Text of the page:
When asked what kind of legacy she wanted to leave, Raisman’s answer was humble. She could have mentioned her six medals or her 2012 gold in floor, but instead, she opted for an answer almost completely void of gymnastics: “I hope I’m remembered for being real. I think that being vulnerable and real is a superpower. I think speaking up and talking is important, because there’s probably other people dealing with the same things that we are. I hope that I’m remembered for that, and also for making the sport of gymnastics safer.”
This quotation emphasizes the kind of person Aly Raisman is. She is one of the best performers of all time in her sport, and yet, she wants to be remembered for the person she was, rather than where she finished on the podium. Thanks to all of the hard work she has done lately to change the conversation about sexual abuse and mental health as well as her accomplishments, it’s safe to say that she will be remembered as one of the most important American sports figures of the 21st century.
Following the large presentation in the Ballroom, The Spire was invited to join a group of mostly RPE and SGA representatives to continue with answering questions and keeping the conversation moving forward.
When asked about who some of her inspirations were, rather than list other incredible gymnasts who are able to perform near superhuman feats of athleticism, Raisman instead opted to say “I look up to people who know themselves really well and know that they’re not perfect. They do things for themselves but are still passionate and empathetic.”
Finally, Raisman answered a question that The Spire posed, asking her what it meant to see so much activism and awareness on a college campus like Holy Cross where, unfortunately, sexual assault and violence is not uncommon. Responding, Raisman said “While we all have different reasons for it, I appreciate that you’re all here and all dedicated to supporting survivors and helping to prevent abuse. I think about a lot of people over the years, like an 80 year old woman in a grocery store who told me ‘My abuse happened 70 years ago and I didn’t tell anyone.’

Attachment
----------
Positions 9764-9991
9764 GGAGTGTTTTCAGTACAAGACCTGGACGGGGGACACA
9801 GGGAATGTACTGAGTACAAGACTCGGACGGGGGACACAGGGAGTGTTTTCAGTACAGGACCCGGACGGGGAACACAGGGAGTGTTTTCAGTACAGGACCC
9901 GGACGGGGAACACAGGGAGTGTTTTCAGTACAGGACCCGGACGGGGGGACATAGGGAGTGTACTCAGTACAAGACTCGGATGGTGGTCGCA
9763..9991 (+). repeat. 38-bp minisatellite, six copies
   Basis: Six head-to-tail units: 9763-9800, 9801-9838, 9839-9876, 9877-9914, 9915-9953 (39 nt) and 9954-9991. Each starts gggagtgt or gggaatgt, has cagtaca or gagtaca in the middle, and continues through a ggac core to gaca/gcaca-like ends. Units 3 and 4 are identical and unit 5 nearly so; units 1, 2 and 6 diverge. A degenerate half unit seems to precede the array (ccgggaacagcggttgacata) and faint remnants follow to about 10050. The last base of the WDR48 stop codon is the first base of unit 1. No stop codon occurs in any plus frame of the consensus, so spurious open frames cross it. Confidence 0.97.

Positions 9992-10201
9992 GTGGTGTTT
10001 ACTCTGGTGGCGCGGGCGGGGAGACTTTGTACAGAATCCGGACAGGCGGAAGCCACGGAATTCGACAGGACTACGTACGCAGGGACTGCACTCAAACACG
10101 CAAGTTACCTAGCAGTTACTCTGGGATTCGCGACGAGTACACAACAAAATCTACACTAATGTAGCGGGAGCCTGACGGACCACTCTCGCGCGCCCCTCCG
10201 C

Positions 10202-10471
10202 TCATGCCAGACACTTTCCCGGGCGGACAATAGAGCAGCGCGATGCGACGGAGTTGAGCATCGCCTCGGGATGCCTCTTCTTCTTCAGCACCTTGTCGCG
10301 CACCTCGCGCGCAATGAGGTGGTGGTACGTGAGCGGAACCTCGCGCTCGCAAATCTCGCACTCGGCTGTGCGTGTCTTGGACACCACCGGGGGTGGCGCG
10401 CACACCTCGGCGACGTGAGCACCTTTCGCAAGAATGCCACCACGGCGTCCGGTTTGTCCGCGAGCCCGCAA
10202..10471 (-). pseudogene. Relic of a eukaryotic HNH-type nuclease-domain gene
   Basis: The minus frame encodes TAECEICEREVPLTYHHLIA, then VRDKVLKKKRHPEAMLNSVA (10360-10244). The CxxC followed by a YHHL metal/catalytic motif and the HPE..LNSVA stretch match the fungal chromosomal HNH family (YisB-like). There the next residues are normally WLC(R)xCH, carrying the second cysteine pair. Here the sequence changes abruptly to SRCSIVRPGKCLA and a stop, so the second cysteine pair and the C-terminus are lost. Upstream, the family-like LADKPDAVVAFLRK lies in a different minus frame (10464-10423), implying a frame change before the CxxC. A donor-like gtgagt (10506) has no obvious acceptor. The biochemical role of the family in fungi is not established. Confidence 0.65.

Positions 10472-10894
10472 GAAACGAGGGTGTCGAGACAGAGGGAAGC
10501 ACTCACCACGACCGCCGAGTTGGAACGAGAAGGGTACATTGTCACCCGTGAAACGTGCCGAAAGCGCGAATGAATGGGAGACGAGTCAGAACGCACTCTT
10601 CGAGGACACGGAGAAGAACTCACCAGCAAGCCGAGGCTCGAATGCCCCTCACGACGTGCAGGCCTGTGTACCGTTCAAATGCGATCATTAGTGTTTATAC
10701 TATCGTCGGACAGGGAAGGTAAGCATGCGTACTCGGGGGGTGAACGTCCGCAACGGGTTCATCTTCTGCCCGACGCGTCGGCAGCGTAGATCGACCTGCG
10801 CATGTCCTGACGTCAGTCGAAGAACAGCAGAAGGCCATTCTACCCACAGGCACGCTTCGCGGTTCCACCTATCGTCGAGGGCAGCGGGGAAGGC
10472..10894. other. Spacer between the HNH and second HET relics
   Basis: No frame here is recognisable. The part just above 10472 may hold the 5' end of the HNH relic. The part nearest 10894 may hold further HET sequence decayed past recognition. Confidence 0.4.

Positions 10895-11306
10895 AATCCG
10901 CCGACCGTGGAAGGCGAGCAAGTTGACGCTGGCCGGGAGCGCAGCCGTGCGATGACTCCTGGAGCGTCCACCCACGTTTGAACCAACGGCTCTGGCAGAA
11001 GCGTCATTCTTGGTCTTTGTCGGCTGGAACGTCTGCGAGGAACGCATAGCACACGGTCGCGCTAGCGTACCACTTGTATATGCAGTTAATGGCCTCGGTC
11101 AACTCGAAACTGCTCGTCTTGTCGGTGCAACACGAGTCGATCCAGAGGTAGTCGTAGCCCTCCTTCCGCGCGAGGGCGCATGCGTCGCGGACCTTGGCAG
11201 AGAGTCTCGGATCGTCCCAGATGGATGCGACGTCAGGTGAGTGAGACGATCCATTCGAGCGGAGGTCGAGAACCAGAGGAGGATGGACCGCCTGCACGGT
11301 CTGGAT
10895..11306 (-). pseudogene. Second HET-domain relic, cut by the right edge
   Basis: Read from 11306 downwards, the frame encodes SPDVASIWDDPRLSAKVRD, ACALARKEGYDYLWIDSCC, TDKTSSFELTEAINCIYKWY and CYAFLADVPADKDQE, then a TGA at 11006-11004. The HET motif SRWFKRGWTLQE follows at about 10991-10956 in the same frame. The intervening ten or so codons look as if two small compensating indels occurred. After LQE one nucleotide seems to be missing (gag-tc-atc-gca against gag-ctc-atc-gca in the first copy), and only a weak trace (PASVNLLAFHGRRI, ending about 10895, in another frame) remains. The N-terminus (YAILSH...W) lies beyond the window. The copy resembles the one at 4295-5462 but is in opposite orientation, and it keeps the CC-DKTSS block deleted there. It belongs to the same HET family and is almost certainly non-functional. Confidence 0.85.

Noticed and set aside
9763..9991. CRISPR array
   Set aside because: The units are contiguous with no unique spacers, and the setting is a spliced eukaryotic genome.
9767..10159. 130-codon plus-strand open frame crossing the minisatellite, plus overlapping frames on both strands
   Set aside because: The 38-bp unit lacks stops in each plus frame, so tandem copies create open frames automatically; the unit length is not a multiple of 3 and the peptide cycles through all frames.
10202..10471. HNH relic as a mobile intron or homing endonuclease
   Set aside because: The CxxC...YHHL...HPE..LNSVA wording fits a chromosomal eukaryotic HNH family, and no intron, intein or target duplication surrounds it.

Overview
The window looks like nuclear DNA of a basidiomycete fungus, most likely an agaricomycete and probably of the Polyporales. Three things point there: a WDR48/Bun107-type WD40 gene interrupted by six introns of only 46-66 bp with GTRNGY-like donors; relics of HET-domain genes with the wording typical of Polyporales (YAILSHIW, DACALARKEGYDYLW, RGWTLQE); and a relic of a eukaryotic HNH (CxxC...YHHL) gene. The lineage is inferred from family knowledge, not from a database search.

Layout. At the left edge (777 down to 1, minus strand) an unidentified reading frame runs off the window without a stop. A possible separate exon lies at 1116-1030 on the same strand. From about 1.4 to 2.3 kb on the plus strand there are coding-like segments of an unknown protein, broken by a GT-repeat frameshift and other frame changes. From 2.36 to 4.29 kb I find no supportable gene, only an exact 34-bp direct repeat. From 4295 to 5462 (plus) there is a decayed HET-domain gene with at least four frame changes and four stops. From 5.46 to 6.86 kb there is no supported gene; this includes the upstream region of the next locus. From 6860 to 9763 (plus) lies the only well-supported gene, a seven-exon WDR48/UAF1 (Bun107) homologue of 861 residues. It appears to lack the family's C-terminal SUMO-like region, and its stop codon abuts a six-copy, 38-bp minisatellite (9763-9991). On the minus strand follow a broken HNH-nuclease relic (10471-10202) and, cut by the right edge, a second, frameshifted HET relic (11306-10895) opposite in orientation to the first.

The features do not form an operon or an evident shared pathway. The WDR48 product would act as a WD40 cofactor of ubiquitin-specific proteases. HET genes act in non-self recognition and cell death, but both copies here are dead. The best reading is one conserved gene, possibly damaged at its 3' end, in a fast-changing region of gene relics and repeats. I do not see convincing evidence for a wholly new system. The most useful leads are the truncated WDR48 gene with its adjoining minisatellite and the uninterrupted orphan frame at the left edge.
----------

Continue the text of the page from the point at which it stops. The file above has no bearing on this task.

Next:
I think about how that woman probably didn’t have people in her life to turn to like you guys do, so I think it’s really important and it’s not easy work. I know I may sound like a broken record, but I hope that you’re all prioritizing your own mental health and taking care of yourself. And I know that when you are an activist and trying to help other people, sometimes the best activists forget to take care of themselves, and how their feelings matter too. I think this idea that it’s a marathon and not a sprint is apt because we have to be patient; the issue is going to be fixed overnight, but just know that the work you’re doing really is helping.”
A huge thank you again to the Office of Title IX and Ms. Raisman herself for the chance to learn more about her story, and be sure to be on the lookout for ways in which you can advocate for survivors and sexual respect even as the month of April comes to a close.
Featured image courtesy of goodmorningamerica.com:
Aly Raisman speaking at 2018 Massachusetts Conference for Women